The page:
Valderee wrote:I have read all the questions and answers about white mold on soil of potted plants however, I am having trouble reconciling all the answers with the plight of African violets that prefer damp soil all the time. Letting them go dry entirely between watering is not what I was taught. As a matter of fact, they make these pots that sit is a reservoir of water that is meant to keep them damp all the time. Should I be letting them get completely dry between watering? How do I get rid of the mold? I was thinking I would get rid of all the soil and start from the roots like I would with a bonsai. Any ideas? I have tried all the other suggestions.
Good afternoon OP,
Mold on soil is normally called botrytis mold. While it can very well be other molds they all function in a similar fashion. African violets favor a slightly acidic soil which mean that you are in luck, most molds do not like acidic soil. Changing your soil comp will help. Another major factor often over looked is watering habits and air flow. Lack of airflow and over watering will lead to mold germination. Small oscillating fans can overcome damp conditions. If all else fail there are a plethora of bio-controls at your disposal. There are also treatments like liquid copper and neem oil that deal with mold. Charcoal, cinnamon, chamomile tea, I mean I can go on all day. Swapping your soil from an organic rich mix to an inorganic mix will also eliminate mold.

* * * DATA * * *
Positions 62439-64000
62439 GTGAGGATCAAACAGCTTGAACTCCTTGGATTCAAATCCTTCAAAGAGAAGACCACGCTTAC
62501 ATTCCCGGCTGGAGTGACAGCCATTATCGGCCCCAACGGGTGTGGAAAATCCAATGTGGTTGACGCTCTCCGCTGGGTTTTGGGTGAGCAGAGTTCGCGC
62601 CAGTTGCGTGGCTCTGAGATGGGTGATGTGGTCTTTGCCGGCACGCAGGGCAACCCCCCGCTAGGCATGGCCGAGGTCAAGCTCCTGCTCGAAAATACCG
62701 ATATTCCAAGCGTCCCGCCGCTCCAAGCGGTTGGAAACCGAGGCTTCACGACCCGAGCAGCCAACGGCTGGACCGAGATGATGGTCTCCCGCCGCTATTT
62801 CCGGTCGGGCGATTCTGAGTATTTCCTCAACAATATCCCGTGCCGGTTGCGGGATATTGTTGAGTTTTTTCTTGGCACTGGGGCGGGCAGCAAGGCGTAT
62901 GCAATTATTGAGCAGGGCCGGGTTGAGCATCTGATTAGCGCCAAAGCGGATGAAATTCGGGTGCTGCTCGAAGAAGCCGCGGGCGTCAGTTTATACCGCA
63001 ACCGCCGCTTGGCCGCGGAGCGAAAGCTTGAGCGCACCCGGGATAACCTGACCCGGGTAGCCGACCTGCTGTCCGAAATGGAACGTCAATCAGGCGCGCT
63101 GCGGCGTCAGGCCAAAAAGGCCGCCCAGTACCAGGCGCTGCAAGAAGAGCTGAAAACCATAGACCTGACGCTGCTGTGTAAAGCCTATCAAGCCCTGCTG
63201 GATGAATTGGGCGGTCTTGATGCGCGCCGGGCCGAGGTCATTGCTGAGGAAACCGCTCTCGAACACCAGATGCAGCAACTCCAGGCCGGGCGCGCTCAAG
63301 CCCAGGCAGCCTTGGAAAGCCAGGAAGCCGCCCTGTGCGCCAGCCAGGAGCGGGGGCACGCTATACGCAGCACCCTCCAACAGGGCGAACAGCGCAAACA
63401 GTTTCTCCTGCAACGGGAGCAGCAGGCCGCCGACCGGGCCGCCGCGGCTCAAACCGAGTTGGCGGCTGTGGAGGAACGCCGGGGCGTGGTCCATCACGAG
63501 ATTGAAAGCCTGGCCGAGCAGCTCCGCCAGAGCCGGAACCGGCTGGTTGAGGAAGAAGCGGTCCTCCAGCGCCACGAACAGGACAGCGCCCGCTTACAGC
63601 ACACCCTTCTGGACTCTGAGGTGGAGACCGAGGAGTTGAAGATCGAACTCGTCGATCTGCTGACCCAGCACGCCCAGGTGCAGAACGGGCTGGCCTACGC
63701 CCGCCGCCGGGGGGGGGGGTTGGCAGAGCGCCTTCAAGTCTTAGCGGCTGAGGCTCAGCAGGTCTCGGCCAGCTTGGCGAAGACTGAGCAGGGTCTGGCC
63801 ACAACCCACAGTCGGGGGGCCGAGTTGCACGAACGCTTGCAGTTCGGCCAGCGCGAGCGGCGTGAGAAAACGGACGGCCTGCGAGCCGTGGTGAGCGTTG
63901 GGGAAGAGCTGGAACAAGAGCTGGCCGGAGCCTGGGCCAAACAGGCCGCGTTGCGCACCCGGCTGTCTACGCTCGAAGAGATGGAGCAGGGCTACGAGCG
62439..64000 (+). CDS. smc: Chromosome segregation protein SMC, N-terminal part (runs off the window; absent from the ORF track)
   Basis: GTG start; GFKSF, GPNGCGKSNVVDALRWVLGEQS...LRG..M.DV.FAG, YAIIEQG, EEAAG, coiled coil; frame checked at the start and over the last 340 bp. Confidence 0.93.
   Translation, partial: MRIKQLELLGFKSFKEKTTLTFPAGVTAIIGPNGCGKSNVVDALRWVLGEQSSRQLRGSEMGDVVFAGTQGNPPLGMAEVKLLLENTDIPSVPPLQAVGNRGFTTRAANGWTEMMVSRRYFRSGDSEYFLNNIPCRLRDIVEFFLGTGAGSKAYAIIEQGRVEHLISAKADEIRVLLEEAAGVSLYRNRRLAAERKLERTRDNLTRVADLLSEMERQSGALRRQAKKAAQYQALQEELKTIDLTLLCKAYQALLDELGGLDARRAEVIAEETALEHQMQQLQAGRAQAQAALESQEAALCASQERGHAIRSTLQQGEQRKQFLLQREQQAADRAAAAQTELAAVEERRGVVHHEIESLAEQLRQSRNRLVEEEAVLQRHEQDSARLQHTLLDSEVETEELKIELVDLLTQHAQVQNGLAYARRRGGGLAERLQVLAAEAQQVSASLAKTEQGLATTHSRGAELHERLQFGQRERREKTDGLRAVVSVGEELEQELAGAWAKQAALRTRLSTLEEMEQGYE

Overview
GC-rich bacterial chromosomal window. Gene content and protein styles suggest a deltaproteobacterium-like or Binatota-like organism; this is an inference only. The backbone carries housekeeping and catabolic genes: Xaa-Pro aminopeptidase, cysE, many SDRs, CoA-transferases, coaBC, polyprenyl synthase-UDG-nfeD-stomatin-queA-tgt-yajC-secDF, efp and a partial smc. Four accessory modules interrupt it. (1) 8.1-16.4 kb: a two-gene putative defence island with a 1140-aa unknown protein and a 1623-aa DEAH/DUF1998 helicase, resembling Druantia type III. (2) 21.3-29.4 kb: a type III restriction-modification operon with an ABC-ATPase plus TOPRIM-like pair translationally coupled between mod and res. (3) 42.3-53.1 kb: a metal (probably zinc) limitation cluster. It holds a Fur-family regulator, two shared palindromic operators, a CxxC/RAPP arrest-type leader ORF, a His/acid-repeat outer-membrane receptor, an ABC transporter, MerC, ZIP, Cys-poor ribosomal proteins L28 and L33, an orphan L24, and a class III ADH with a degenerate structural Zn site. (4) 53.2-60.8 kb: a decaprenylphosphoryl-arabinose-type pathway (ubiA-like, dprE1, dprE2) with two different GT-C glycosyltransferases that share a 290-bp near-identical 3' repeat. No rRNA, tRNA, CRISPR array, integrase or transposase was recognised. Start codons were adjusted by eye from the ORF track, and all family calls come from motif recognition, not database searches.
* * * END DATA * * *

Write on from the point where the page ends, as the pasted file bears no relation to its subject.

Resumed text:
And lastly if you want to stop mold dead in its tracks H2O2 at 3% concentration does wonders on controlling mold populations. Now what I would do is remove the potting soil you are using and buy something high in peat and mix in some activated charcoal, OR switch to a completely inorganic soil mix. The choice is yours but if you continue to grow in wet conditions with poor airflow mold will keep coming back time after time.
Hope this helps